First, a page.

School of Architecture to Participate in Venice Architecture Biennale
Freeze and Clay Installation.
Florida Atlantic University’s School of Architecture in the Dorothy F. Schmidt College of Arts and Letters has been invited to showcase two of its research areas at the sixth edition of “Time, Space, Existence,” the extensive architecture biennial on exhibition in Venice, Italy from Saturday, May 20 through Sunday, Nov. 26, in conjunction with La Biennale Architettura. “Time, Space, Existence” brings together more than 200 participants, including architects, universities, developers, engineering companies and others, who together have a crucial role in shaping the way we will live in the future.
The first FAU installation is “Salty Urbanism,” which was conceived and developed as a framework for regional adaptation to sea level rise. As South Florida begins to address the inevitable future of climate change and sea level rise, the project envisions a new framework for urban design and architecture that embeds ecosystem services and adjusts to increasingly salty landscapes. The “Salty Urbanism” framework provides communities with an Adaptation Design and Planning Tool (ADaPT) that embeds ecological processes within urban infrastructure and public space networks to develop urban design solutions that tie together architecture, landscape architecture, engineering, planning and sciences that can be replicated around the world.
“The Venice exhibition will allow the FAU team to showcase the results of the last six years of research on a global platform that will galvanize FAU as a thought leader on adaptation,” said Jeffrey Huber, associate professor in the School of Architecture. “This will build upon the project’s recognition as a model for coastal communities.”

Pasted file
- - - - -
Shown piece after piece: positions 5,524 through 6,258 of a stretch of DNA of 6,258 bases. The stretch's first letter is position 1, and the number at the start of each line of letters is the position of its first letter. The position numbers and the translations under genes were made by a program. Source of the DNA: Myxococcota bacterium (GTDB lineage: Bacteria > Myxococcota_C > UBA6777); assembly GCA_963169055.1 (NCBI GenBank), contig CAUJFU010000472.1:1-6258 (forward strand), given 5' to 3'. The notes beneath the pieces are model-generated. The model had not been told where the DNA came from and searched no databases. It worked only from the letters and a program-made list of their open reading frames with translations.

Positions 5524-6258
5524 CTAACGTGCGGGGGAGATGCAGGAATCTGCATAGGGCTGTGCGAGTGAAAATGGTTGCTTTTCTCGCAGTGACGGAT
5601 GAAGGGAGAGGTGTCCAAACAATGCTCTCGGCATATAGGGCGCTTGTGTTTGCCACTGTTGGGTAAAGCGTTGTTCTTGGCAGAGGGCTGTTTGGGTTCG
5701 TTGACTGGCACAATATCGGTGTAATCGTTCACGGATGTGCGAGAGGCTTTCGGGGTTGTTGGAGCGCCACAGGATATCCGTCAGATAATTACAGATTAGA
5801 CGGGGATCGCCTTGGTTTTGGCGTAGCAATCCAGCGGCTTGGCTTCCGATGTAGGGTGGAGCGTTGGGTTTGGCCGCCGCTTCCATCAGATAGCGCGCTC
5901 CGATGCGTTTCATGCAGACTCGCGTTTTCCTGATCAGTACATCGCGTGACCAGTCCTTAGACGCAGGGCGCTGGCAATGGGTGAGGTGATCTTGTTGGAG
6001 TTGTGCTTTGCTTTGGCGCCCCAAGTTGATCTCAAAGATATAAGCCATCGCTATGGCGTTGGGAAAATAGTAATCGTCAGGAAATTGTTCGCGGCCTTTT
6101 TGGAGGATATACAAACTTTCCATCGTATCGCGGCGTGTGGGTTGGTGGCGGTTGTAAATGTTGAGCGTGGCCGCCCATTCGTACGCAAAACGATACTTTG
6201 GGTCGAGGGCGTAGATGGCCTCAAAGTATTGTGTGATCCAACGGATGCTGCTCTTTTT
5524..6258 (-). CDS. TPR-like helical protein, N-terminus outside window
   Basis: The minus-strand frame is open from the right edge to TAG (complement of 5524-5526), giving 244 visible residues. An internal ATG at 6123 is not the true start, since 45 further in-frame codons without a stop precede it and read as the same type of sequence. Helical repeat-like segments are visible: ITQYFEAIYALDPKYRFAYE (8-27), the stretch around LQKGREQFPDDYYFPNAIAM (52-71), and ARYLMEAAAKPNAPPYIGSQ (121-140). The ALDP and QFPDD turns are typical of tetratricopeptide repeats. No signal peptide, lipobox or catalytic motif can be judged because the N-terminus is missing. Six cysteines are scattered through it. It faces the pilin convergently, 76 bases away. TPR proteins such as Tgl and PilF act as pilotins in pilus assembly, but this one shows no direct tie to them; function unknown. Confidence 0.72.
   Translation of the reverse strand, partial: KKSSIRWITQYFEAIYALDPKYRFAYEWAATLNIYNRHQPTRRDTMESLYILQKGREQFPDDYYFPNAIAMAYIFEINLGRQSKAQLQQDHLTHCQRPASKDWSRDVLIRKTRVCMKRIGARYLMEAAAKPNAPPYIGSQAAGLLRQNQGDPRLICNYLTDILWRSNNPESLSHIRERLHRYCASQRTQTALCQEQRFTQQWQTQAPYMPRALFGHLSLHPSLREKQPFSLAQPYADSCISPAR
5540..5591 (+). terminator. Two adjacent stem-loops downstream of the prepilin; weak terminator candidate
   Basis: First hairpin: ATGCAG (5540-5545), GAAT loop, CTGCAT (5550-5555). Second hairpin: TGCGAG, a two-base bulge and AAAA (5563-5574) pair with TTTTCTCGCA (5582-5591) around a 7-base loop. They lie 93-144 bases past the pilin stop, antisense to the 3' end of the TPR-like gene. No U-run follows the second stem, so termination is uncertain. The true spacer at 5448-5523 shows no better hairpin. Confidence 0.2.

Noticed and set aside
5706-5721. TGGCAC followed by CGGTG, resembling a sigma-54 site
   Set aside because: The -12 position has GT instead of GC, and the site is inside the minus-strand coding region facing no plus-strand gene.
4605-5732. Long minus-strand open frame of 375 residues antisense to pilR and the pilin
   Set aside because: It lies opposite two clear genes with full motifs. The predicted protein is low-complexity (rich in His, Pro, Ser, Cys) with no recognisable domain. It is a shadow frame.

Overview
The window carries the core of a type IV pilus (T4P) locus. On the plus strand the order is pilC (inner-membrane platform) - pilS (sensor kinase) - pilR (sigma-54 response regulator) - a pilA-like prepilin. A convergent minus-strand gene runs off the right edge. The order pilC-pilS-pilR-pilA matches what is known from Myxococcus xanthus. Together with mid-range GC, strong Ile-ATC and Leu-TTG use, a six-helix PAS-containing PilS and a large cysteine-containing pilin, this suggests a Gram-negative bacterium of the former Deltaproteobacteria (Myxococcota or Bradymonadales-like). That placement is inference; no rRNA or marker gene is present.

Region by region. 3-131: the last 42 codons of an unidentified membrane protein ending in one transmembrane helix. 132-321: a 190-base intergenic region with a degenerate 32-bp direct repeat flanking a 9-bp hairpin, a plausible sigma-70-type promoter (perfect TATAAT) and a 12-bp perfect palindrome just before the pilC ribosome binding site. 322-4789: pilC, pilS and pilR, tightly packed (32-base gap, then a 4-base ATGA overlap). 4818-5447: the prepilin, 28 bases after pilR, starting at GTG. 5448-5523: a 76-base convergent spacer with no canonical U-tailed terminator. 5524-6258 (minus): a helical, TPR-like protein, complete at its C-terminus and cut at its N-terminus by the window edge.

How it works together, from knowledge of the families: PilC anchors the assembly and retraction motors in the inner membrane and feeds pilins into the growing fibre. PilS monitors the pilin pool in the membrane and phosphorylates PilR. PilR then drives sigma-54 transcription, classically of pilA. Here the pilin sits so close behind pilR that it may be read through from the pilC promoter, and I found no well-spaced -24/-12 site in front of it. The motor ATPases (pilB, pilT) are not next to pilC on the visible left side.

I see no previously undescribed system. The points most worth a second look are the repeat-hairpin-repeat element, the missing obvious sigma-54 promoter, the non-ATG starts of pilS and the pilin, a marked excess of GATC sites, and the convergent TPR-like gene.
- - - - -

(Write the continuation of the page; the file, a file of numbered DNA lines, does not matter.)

The project was funded by two NOAA Florida Sea Grants awards and a National Endowment for the Arts Our Town Grant. “Salty Urbanism” is a collaboration between FAU’s School of Architecture, Department of Urban and Regional Planning, Center for Environmental Studies, and Department of Civil Engineering, as well as Huber’s professional office of Brooks + Scarpa.
In 2018, “Salty Urbanism” won a national American Institute of Architects (AIA) Regional and Urban Design Institute Honor Award, which is the highest award the profession of architecture can bestow upon a project and was the first ever won by the FAU School of Architecture and the first for any School of Architecture in the state of Florida. In addition to the national award, Salty Urbanism has also won several state and local design awards.
FAU’s School of Architecture has set up a funding page to support travel and shipping for the “Salty Urbanism” exhibition in Venice. For more information, visit FAU Funder | FAU’s Salty Urbanism Goes to Venice. For more information about the program, email firstname.lastname@example.org.
The second FAU installation, “Freeze and Clay,” is a demonstration of natural material innovations with ceramics and glass. In particular, the piece celebrates those who make, not only those who design. The installation is a collaboration between FAU School of Architecture, including Joseph Choma, Ph.D., director, and undergraduate students Daniel Lasso and Jerry Velasquez, and MuDD Architects (based in Barcelona and Paris). The design team has partnered with two international leaders in manufacturing and craftsmanship to produce modules for the sculpture. Laufen, the Swiss sanitary technology company, is producing a dozen hallow ceramic modules and TiPii Atelier, the French glass blowing company, is making 10 handmade glass modules.
“Together these exquisitely crafted modules aggregate to give the visual illusion of polyhedral geometries floating in space,” said Choma. “The overall figure and scale of the sculpture abstractly suggests the bodily posture of a person viewing art on display.”
FAU’s School of Architecture offers a five-year Bachelor of Architecture degree, the shortest professionally accredited degree by the National Architectural Accrediting Board for students with no previous college degree, and allows students a clear path to licensure with the completion of this undergraduate degree. For more information about the school, visit the School of Architecture website.
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